Having had my views on this subject wrongly represented on a forum recently, this, I hope, will set the record straight. It is based on the text of my reply, and goes into more detail.
I have no problem with this in general, provided it is carried out by a competent practicioner. It needs to be someone with an extremely good knowledge of conventional treatment of HCV, and its effects on the body. Carol Metcalfe has my total confidence and admiration, but I would hesitate to recommend anyone else. Some substances frequently used by aromatherapists will cause distorted blood test readings, and are not exactly liver-friendly, and only the absolute best aromatherapists with extensive knowledge of HCV are likely to be aware of this.
General appraisal - Safe and effective in the hands of a good practicioner.
Nutritionists and Supplements
Nutritionists, in general, know an awful lot about nutrition, and next to nothing about HCV or its treatment. Very few are medically qualified and capable of understanding the effects of interferon and ribavirin on the body. Let's face it, if a GP with seven years training is not qualified to treat HCV, what chance has a nutritionist of being able to operate safely in the area? Usually, they have no access to your medical records, and can only guess at how damaged your liver is, and the dose reductions this often entails. They frequently mistake haemolytic anaemia from treatment for conventional iron-depletion anaemia. One frequently has too much iron, and the other too little. This has serious implications. For instance, a diet rich in iron can be seriously damaging in many cases as it increases iron overload problems often associated with treatment and can cause permanent liver damage. Despite this I am aware of professional nutritionists prescribing herbal supplements described as 'a rich source of iron' to HCV patients on treatment. This is the sort of elementary mistake that should never happen, but it does with alarming regularity. Sooner or later a nutritionist will be sued by a patient forced to undergo an avoidable liver transplant caused by supplements.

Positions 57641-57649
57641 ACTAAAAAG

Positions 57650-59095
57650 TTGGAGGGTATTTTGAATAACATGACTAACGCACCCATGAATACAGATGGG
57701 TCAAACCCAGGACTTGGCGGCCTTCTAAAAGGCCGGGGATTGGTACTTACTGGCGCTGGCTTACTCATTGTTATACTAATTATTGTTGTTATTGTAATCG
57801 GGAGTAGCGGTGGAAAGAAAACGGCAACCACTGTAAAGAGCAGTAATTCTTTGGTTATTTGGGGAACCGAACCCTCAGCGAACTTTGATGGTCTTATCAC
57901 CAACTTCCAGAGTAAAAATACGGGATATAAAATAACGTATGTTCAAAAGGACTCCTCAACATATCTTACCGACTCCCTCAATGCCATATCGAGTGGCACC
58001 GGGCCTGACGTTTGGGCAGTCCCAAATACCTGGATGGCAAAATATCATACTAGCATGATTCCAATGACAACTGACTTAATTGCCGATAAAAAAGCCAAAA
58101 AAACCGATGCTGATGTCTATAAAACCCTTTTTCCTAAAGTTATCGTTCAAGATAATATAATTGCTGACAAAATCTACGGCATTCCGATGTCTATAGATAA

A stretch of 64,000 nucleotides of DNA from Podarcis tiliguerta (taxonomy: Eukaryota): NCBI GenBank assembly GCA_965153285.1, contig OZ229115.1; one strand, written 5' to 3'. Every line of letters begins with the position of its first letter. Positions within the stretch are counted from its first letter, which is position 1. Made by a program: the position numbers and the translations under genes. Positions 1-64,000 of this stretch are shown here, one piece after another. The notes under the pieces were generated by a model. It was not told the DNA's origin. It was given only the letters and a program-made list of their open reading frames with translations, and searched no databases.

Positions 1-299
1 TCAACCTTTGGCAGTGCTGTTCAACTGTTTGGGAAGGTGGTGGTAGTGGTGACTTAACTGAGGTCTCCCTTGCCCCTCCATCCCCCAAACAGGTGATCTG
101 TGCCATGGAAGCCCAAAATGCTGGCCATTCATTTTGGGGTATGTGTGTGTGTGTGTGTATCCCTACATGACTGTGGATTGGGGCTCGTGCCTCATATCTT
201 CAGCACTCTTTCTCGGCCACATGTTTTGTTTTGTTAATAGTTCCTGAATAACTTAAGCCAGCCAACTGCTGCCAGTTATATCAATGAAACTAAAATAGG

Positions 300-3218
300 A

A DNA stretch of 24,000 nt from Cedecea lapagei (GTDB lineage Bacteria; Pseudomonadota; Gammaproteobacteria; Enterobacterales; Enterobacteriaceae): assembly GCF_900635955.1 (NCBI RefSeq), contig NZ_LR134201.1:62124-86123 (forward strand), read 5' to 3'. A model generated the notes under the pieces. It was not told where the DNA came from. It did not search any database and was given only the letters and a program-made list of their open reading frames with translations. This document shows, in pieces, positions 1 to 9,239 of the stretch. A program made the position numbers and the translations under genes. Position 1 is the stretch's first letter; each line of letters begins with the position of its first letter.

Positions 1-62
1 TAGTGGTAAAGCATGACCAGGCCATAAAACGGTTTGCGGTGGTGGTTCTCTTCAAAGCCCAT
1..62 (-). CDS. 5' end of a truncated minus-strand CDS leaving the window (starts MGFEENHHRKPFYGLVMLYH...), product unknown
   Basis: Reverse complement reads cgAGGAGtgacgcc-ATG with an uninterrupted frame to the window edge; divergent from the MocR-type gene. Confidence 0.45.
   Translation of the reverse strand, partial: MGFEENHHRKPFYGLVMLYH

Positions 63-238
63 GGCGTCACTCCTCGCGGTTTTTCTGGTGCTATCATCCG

The whole area of supplements is one of doubt and danger. Even simple vitamins carry their own problems. For instance, vitamin C is a diuretic, and will increase dehydration symptoms from treatment, make you feel worse, and the extra fluid that you take to compensate will reduce your interferon levels and degrade your treatment success chances. Few people realise that vitamin C promotes iron absorbtion, and will double the quantity of iron absorbed from any food taken with it, risking iron overload problems. This is just one simple example. There are many more.
As a general observation, all of the more common vitamins have been trialled during treatment, mostly in the US. None has been found to have any significant benefit. I can throw a further 'spanner into the works' as follows. Suppose 'supplement X' degrades treatment success rates by half. How would this fact come to light? The answer is that it would not, unless it happened to be part of a trial. The bulk of supplements have not been properly tested, and the possibility of treatment degradation exists for most. How can you be certain that the supplement that you are proposing to take will not damage your chances of a cure? There have been classic cases of liver transplant patients nearly loosing their new livers (and their lives) as a supplement that were taking blocked their anti-rejection medication.
If despite all this, you feel that you need the services of a nutritionist, get your treatment centre to recommend one. If they refuse, or say you don't need one, then respect their decision. They, after all, are the experts!
Most people have adequate knowledge of what constitutes a healthy diet, and the best advice is to try to stick to it. This is not always practical during treatment with low appetite and change in taste. It is better to eat something rather than nothing when you feel rough, and dietary considerations are sacrificed in favour of getting some fuel into your system in the form of any food that you can manage. If this means a trip to MacDonalds, then so be it!
General appraisal - Supplements and nutritionists are dangerous and usually unnecessary.